Unformatted text preview: s, the Alice Software Company should be unable to deny a valid signature. Undeniable signatures [343, 327] are suited to these sorts of tasks. Like a normal digital signature, an undeniable signature depends on the signed document and the signer’s private key. But unlike normal digital signatures, an undeniable signature cannot be verified without the signer’s consent. Although a better name for these signatures might be something like “nontransferable signatures, ” the name comes from the fact that if Alice is forced to either acknowledge or deny a signature—perhaps in court—she cannot falsely deny her real signature. The mathematics are complicated, but the basic idea is simple: (1) Alice presents Bob with a signature. (2) Bob generates a random number and sends it to Alice. (3) Alice does a calculation using the random number and her private key and sends Bob the result. Alice could only do this calculation if the signature is valid. (4) Bob confirms this. There is also an additional protocol so that Alice can prove that she did not sign a document, and cannot falsely deny a signature. Bob can’t turn around and convince Carol that Alice’s signature is valid, because Carol doesn’t know that Bob’s numbers are random. He could have easily worked the protocol backwards on paper, without any help from Alice, and then shown Carol the result. Carol can be convinced that Alice’s signature is valid only if she completes the protocol with Alice herself. This might not make much sense now, but it will once you see the mathematics in Section 23.4. This solution isn’t perfect. Yvo Desmedt and Moti Yung show that it is possible, in some applications, for Bob to convince Carol that Alice’s signature is valid [489]. Previous Table of Contents Next Products  Contact Us  About Us  Privacy  Ad Info  Home Use of this site is subject to certain Terms & Conditions, Copyright © 19962000 EarthWeb Inc. All rights reserved. Reproduction whole or in part in any form or medium without express written pe...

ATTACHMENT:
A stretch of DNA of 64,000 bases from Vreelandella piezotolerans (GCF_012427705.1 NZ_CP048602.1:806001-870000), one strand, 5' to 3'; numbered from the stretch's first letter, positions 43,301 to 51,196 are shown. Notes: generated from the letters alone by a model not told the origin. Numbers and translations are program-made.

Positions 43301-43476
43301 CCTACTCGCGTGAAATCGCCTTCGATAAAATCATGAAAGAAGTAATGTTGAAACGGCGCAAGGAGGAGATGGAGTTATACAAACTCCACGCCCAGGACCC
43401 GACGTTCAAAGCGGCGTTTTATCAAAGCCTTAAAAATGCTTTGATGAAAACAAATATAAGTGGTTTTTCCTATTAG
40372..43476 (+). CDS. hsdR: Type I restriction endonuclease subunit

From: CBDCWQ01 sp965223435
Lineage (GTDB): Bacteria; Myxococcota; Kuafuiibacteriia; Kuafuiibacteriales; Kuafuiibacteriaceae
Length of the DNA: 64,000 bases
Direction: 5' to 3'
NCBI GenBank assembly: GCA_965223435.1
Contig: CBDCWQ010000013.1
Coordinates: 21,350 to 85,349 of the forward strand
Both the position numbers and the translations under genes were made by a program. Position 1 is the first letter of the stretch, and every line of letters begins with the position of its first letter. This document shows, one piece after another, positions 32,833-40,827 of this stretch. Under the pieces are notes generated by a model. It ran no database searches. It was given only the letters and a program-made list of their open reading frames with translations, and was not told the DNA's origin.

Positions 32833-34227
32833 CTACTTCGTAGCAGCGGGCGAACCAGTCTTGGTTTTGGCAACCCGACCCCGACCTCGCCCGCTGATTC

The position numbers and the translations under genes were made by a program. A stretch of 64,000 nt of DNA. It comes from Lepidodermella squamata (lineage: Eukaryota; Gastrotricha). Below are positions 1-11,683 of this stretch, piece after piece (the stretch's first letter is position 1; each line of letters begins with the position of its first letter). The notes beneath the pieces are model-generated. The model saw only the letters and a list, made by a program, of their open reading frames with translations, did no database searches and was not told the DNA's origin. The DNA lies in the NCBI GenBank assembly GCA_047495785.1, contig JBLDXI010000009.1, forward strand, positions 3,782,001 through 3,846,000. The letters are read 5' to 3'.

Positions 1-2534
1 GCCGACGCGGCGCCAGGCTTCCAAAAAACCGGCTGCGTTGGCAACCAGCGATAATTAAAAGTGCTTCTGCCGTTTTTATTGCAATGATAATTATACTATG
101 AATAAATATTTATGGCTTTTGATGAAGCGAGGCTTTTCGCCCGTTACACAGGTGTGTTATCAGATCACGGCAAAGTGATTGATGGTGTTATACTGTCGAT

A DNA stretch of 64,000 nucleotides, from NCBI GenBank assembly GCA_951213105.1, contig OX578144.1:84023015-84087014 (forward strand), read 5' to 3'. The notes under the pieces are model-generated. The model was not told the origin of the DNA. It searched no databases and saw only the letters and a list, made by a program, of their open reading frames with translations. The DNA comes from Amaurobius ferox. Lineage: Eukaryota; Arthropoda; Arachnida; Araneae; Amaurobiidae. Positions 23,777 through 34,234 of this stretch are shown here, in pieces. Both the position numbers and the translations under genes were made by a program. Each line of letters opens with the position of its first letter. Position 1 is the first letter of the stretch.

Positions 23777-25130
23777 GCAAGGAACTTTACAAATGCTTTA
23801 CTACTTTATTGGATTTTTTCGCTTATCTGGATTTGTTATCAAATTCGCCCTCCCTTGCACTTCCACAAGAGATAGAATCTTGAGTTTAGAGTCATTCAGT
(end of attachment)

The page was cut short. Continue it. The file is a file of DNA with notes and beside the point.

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 Fall '10
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 Cryptography, Bruce Schneier, Applied Cryptography, EarthWeb, Search Search Tips

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